Friday, 27 January 2012

Tobacco - a Plant that Changed the World

The Washington Post reports on a ‘groundbreaking exhibition’ at the National Museum of African American History and Culture which ‘has taken a firm stand to focus on a controversial chapter of history: Thomas Jefferson and his slaves.’

As I am sure we all know, the prime reason for slave labour in America and the Caribbean was the cultivation of economic plants - cotton, sugar and tobacco. Which got me thinking about the impact of plants on world history.  For example, tobacco.
  
Today, perhaps the most widely used, legal, non-prescription drug, but its history outside the Americas is just 500 years old.  Yet it has financed the development of the largest Empire the world has known, and without tobacco, there would be no United States of America. 

On 28th October 1492 Rodriguo de Jerez, one od Columbus’s crew  became the first European to smoke tobacco.  The dubious honour of introducing tobacco to Britain in 1564 or 65, fittingly belongs to a man of very dubious morals - Sir John Hawkins (1532-95), the first English slave trader.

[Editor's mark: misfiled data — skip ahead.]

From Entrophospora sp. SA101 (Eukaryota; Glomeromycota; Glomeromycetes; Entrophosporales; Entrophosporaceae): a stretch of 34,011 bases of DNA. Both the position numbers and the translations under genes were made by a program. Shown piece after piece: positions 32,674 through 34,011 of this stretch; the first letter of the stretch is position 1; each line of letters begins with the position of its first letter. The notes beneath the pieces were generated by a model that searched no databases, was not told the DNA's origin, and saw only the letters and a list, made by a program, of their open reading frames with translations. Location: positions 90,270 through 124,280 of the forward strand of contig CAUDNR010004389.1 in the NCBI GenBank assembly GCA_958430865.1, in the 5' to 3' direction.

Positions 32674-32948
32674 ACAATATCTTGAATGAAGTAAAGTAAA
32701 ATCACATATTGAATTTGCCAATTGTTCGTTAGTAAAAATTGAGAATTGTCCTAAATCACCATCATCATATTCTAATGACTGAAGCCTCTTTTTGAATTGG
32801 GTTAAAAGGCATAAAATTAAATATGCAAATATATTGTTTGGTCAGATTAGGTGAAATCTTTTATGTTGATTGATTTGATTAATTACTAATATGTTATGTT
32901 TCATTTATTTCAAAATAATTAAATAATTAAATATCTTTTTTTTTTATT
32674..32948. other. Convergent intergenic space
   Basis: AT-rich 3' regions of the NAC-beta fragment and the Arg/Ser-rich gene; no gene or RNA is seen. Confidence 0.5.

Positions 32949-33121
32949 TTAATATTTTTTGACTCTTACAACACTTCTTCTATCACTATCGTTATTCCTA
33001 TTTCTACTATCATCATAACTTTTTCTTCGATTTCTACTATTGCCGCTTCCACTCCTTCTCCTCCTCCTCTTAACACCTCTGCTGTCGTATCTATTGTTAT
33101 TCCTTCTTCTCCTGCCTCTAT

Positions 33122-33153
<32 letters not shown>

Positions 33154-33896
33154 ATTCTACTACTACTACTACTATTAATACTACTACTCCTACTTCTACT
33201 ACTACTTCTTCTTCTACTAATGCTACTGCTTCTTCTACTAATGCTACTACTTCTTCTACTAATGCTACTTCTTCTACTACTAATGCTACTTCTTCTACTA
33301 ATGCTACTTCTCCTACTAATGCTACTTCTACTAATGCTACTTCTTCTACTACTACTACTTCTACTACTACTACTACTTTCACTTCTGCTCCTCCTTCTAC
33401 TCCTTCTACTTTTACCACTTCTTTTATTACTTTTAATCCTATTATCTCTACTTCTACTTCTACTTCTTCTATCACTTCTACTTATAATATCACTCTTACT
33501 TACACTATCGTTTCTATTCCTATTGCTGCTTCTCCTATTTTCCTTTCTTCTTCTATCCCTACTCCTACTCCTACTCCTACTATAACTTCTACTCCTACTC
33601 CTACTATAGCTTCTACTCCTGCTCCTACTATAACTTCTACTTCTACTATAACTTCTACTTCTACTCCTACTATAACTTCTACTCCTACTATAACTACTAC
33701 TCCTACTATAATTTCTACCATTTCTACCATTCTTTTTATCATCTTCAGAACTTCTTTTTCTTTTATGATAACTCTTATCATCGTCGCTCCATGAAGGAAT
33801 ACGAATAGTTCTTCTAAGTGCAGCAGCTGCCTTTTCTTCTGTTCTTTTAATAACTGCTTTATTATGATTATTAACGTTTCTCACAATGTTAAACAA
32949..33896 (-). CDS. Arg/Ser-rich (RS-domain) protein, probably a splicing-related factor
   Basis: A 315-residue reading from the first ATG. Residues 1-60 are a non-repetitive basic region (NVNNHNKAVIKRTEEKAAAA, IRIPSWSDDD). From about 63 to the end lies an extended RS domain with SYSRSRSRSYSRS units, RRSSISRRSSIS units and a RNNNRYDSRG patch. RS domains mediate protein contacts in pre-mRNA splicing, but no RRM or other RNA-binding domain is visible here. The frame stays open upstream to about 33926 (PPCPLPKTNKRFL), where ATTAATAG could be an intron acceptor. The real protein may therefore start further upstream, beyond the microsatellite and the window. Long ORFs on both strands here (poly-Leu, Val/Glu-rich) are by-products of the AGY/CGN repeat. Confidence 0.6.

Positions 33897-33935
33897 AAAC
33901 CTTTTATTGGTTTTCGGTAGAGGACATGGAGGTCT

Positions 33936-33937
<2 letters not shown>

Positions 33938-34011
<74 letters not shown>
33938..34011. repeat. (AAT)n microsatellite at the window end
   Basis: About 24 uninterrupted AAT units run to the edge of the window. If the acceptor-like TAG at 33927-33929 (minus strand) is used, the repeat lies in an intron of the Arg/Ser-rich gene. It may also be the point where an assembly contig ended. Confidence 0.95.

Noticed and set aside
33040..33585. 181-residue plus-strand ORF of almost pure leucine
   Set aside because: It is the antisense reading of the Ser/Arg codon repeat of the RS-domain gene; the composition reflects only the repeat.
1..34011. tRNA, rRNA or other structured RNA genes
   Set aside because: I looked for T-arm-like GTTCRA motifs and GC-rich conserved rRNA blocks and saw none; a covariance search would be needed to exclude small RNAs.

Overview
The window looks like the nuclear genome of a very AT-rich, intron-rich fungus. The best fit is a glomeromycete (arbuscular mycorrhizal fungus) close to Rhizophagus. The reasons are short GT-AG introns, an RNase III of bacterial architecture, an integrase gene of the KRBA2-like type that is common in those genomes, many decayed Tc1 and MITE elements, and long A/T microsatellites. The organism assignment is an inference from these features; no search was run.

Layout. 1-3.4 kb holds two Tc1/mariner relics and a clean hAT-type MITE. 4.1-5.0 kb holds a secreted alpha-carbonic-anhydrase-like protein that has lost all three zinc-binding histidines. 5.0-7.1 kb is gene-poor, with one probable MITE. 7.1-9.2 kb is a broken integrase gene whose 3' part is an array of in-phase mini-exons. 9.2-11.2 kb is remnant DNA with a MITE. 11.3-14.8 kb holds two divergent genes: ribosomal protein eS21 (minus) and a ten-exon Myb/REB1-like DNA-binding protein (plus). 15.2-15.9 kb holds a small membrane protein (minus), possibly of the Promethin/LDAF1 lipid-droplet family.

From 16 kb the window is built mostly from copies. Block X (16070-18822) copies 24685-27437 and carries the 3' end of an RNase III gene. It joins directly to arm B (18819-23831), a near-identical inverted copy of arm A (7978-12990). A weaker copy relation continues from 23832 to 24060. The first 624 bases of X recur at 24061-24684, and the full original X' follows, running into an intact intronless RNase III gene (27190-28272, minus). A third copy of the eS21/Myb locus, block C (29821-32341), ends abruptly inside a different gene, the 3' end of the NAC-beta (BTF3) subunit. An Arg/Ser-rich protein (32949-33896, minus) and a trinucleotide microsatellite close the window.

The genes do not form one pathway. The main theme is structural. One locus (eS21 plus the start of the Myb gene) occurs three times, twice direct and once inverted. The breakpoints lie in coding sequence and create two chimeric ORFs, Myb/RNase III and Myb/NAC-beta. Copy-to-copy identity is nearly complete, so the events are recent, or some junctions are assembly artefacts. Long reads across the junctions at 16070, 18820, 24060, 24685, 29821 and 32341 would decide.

By 1600 smoking had taken society by storm and knew no social barriers.  However, James I (r.1603-25) was a rabid anti-smoker who in 1604 raised duty payable by a whopping 4000%.  The result - smuggling.  Yet this was not as drastic as Shah Sefi of Persia (r.1629-42)who punished smokers and tobacco merchants by pouring molten lead down their throats.

The Virginia Company of London colonized Chesapeake Bay in 1606, where after the ‘starving times’ – the winter of 1609, tobacco became a lifesaver to this struggling community.  Here was a crop that was not only perfectly suited to the local conditions, had relatively low production costs and a high yield per acre, but for which there was also a seemingly bottomless market across the Atlantic.  The first successful commercial crop was cultivated in Virginia in 1612 by John Rolfe – husband to Pocahontas.

Tobacco was green gold and a formof curency.  In 1619 the first prospective brides for the colonizers arrived from Britian - the cost of their passage, some  120 pounds weight of tobacco. 

The Old Plantation c.1790 atttib. John Rose
Which brings us back to slaves, for in August that year Rolfe recorded in his diary the first 20 slaves were purchased from a Dutch trader.  As tobacco output rose, so did the need for slaves - some 100,000 were brought from Africa between 1690 and 1770.

Which brings us to the American Revolutionary War (1775–1783)
.  The French supported colonies because they wanted to gain direct access to the Virginian tobacco market and gave Benjamin Franklin’s a loan secured on 5,000,000 pounds of tobacco.  Incidentally one of Franklin’s first purchases was another plant product - quinine, to keep his soldiers malaria free and fighting fit.

Washington Crossing the Delaware by Emanuel Leutze, 1851
And even the first President of the United States, George Washington, produced tobacco with the aid of 316 slaves on the 17,000 acres  of land acquired when he married Martha Dandridge Custis.

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